Sleep does so much more than refresh us for another day of work and fun. Research suggests that both the quantity and quality of sleep we get affects our memory and how we learn in two specific ways:
- Lack of sleep makes it difficult to maintain one’s attention on a subject, thereby making it difficult to learn.
- The process of sleep is intertwined with our ability to consolidate memories, which is an important part of learning new information.
Therefore, upon learning something new – studying for an exam, learning a new language, training at a new job – the best next steps is to take a nap. Sleep helps you strengthen memories that have been created by linking new information to former memories. The sleeping mind is extremely creative and often helps you create new associations and memory tactics that you may not have considered while awake.
Learning and Memory
Learning new information is often described in these three terms:
- Acquisition: the introduction of new information
- Consolidation: the process of storing new facts
- Recall: the ability to access stored information
Acquisition and recall are functions that are performed only during periods of wakefulness. Consolidation, however, is believed to occur only during sleep. Research shows that during sleep, the neural connections that form our memories are strengthened. While the exact process is still unknown, it is believed that the specific brain waves that occur during different stages of sleep are associated with the formation of memories.
To study the process of consolidation of memories, researchers use two different approaches. In one, they look at the different stages of sleep, along with their duration, and how changes affect learning. The other approach is to examine how sleep deprivation (whether total, partial, or selective) affects the learning process.
The National Institute of Health (NIH) has been funding research to identify and explain the complex relationship between sleep and learning. The hope is that students may be able to access more effective methods of learning and older individuals may have the ability to access memories longer as they age.
“We’ve learned that sleep before learning helps prepare your brain for initial formation of memories,” says Dr. Matthew Walker, who is a sleep scientist at the University of California in Berkeley. “And then, sleep after learning is essential to help save and cement that new information into the architecture of the brain, meaning that you’re less likely to forget it.”
Types of Sleep
Sleep can be broken down into three distinct phases, known as light sleep, slow-wave sleep, and rapid eye movement sleep.
Light sleep: LIghter stages of sleep appear to be related to motor learning. Visual learning, on the other hand, is typically associated with the quantity and timing of SWS and REM sleep.
Slow-wave Sleep (SWS): The deep, restorative sleep of SWS consists of non-REM sleep and is believed to have a connection to the processing of recently learned material.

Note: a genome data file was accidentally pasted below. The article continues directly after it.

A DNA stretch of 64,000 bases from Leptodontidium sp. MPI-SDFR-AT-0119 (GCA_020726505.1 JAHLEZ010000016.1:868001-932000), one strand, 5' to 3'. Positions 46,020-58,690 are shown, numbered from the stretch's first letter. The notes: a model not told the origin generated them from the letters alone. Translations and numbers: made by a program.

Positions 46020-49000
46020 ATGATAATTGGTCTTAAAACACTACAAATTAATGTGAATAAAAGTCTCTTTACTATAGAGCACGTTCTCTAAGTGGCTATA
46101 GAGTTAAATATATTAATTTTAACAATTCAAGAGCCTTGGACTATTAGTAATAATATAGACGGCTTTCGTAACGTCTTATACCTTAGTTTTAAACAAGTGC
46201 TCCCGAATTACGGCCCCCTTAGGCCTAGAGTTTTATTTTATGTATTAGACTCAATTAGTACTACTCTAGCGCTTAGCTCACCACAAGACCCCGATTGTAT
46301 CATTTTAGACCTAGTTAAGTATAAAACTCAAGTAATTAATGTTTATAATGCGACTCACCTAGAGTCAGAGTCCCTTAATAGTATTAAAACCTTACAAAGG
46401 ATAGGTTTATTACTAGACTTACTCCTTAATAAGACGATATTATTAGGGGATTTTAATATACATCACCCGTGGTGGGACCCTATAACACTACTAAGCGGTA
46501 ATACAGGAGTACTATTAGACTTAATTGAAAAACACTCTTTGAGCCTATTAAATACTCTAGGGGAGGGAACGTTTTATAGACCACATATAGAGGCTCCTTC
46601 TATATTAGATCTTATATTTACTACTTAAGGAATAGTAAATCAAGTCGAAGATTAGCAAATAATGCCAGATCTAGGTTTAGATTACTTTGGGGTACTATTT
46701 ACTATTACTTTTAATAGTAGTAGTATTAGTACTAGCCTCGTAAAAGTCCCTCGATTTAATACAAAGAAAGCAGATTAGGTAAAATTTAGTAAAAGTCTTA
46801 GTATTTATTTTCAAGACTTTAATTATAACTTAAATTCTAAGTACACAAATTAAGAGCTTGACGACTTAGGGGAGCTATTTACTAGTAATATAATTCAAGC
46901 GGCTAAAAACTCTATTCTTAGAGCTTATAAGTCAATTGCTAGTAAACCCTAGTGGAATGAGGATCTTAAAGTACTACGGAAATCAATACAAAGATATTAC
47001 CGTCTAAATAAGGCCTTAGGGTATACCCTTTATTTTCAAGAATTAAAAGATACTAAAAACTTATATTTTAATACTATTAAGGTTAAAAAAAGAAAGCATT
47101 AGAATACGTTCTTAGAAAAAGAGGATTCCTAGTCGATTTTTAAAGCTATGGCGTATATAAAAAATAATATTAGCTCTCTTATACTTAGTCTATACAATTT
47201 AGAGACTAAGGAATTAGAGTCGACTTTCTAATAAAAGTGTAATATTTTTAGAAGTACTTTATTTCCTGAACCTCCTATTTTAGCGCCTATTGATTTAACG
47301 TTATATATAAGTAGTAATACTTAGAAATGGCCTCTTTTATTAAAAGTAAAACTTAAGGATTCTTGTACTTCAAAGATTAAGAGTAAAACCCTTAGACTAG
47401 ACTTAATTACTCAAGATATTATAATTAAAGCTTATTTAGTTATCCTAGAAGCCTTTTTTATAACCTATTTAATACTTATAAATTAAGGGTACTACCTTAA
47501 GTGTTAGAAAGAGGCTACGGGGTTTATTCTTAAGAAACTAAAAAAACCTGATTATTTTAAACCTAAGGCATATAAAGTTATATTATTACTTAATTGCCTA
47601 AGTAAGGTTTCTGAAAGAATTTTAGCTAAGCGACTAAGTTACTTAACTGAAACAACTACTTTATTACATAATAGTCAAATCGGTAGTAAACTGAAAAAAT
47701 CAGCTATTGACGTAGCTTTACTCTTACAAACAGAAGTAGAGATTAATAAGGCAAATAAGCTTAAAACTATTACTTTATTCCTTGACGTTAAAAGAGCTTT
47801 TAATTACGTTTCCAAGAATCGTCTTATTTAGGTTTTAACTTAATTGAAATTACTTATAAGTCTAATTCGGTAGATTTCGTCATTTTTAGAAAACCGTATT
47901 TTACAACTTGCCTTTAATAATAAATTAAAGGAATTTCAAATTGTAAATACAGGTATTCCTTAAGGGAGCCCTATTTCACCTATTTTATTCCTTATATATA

Rapid Eye Movement (REM): The stage of sleep in which dreaming occurs, which is believed to be involved in memory and learning consolidation.
Types of Memory
In studying learning and sleep, scientists have found that there is a correlation between the type of memory and the stage of sleep.
Declarative Memory: This is the knowledge of fact-based information, such as “what” we know. For instance, Jefferson City is the capital of Missouri. Or the fact that you ate fried chicken for dinner last night. Scientists believe that REM sleep is involved in processing declarative memories, particularly in situations where the information is complex or emotional.
Procedural Memory: Procedural memory refers to the memories associated with a procedure, such as how to bake a pie or how to play level 3 of that video game. Like with declarative memories, REM sleep appears to be related to the consolidation of procedural memories.
Effects of Sleep Deprivation
Lack of sleep can cause various problems with learning and recall. The most obvious problem is that when we miss out on sleep, we tend to easily lose our focus and ability to maintain attention. This makes it difficult to access new information. But beyond that, even if we are able to focus long enough to receive new information, we may be unable to maintain it. Overworked neurons cannot function properly, making us unable to access memories or store new learned materials.
Being tired can affect our interpretation and judgement. We are unable to properly evaluate a situation and may therefore make unsound decisions related to information and events. We may also experience muscle fatigue, our neurons may not fire effectively, and even our organs may function improperly or without being attuned to each other.
Sleep deprivation or low-quality sleep also affects mood. We’ve all experience a bad night of sleep only to awake feeling groggy and grumpy. Even coffee does not seem to help. A low mood can not only affect one’s outlook, it can damage one’s relationships and impair one’s ability to even feel like learning new information.
Researchers and scientists still have questions regarding how sleep helps you learn, but evidence does show a distinct relationship between the two. The various sleep stages clearly affect the consolidation of memories, while lack of sleep certainly interferes with one’s ability to learn, maintain, and recall information. Adequate sleep is necessary to continue to learn and grow as well as to remember what you’ve already learned.